WASHINGTON -- Hillary Clinton secured her sixth union endorsement Tuesday in her bid to be the Democratic nominee for president.
The United Brotherhood of Carpenters and Joiners of America has more than half a million members. In a statement to The Huffington Post, union president Doug McCarron called Clinton "a fighter" who has "consistently fought for our issues on many levels of government."
"We encourage her to continue her efforts regarding long-term and strategic budgeting for our country's infrastructure, implementing secure measures for pension reform, and eradicating the payroll fraud epidemic in our nation's construction industry," McCarron said.
The union cited Clinton's support for collective bargaining rights and Davis-Bacon laws -- which set minimum pay and standards for workers on federal projects -- as well as her opposition to so-called right-to-work laws.
Tom Flynn, director of political and legislative affairs for UBC, told HuffPost the group's decision to endorse Clinton came after multiple conversations with the former secretary of state. Clinton met with McCarron and with UBC's general executive board and department heads, and she did a video conference at their recent convention.
She also toured the Carpenters' new training facility in Las Vegas in August. Perhaps giving a preview of the endorsement-to-come, McCarron introduced Clinton as "the next president of the United States" to applause from about 50 carpenters in attendance.
"After the convention... President McCarron convened a meeting with the general executive board, which represents four vice presidents throughout the country," Flynn said Tuesday. "And they made a motion to endorse Hillary."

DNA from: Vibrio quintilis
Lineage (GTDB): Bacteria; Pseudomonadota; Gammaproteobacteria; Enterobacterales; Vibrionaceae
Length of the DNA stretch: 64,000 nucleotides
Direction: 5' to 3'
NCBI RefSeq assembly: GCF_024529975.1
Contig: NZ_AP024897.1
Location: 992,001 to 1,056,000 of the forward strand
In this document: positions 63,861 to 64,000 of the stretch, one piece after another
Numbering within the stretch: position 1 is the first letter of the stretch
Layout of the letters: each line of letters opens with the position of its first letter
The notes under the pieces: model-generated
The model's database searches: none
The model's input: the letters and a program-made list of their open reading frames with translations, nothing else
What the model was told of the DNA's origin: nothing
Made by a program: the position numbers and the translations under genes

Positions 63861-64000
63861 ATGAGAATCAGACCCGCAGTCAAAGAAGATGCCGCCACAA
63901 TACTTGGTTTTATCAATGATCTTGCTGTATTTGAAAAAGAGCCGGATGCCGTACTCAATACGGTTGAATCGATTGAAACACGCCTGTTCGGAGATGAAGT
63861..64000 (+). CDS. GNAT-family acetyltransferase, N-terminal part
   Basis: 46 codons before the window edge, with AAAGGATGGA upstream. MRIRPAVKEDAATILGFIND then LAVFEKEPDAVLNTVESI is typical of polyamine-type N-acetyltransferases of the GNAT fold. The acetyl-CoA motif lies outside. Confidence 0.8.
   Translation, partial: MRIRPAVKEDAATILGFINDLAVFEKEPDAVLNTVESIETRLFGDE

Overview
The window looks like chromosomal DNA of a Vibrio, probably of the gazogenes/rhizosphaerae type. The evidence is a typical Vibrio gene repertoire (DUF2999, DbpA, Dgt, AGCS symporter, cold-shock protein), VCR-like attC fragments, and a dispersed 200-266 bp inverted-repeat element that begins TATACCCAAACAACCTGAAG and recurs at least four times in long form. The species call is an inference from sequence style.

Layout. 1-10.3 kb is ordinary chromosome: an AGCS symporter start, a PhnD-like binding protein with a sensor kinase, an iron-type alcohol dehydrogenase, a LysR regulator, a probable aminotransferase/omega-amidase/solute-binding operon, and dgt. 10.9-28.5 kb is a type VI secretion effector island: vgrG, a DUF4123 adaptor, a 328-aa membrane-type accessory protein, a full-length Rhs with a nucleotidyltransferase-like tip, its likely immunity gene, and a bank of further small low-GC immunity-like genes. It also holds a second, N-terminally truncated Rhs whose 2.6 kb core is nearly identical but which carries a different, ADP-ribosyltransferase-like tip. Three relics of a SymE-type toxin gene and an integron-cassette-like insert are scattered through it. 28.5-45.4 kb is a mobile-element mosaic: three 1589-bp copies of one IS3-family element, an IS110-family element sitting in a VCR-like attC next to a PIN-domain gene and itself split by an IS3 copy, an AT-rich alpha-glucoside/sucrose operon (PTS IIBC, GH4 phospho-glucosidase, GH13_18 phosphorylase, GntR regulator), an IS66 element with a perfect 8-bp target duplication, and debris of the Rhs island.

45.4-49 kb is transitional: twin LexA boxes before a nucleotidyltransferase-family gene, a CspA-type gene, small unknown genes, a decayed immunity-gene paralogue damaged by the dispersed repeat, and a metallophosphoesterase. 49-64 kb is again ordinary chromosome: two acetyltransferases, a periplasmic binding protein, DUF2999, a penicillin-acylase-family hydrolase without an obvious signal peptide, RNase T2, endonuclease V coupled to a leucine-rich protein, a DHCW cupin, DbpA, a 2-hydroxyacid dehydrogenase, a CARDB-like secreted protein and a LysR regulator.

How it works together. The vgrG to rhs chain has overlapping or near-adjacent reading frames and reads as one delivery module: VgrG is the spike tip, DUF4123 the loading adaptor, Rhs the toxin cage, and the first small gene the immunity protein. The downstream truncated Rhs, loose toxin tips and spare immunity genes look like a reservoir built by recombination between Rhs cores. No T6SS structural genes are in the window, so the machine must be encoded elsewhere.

Flynn said the union examined the "positions and electability of the various candidates" in making its decision. In the 2008 Democratic primary, UBC did not make an endorsement.
"On the very first day in office, I'm going to get to work to reverse the incredible pressures on the working people of America," Clinton said in a statement Tuesday. "We're going to go back to enforcing labor laws. I'm going to make sure that employers are held accountable for wage theft and all the other abuses that they engage in."
Clinton has upset some in the labor community for not coming out strongly enough against the Trans-Pacific Partnership, the mammoth trade deal that unions largely oppose. Sen. Bernie Sanders (I-Vt.), one of Clinton's competitors for the Democratic nomination, meanwhile, is still fighting to convince potential backers that he's electable.
Clinton has also picked up endorsements from the United Union of Roofers, Waterproofers and Allied Workers; the American Federation of Teachers; the International Association of Machinists and Aerospace Workers; the International Union of Bricklayers and Allied Craftworkers; and the United Association of Journeymen and Apprentices of the Plumbing and Pipefitting Industry.
Sanders scored the backing of the National Nurses United in August.
The AFL-CIO labor federation, which is perhaps the most coveted union endorsement, is unlikely to back a candidate during the contested primary.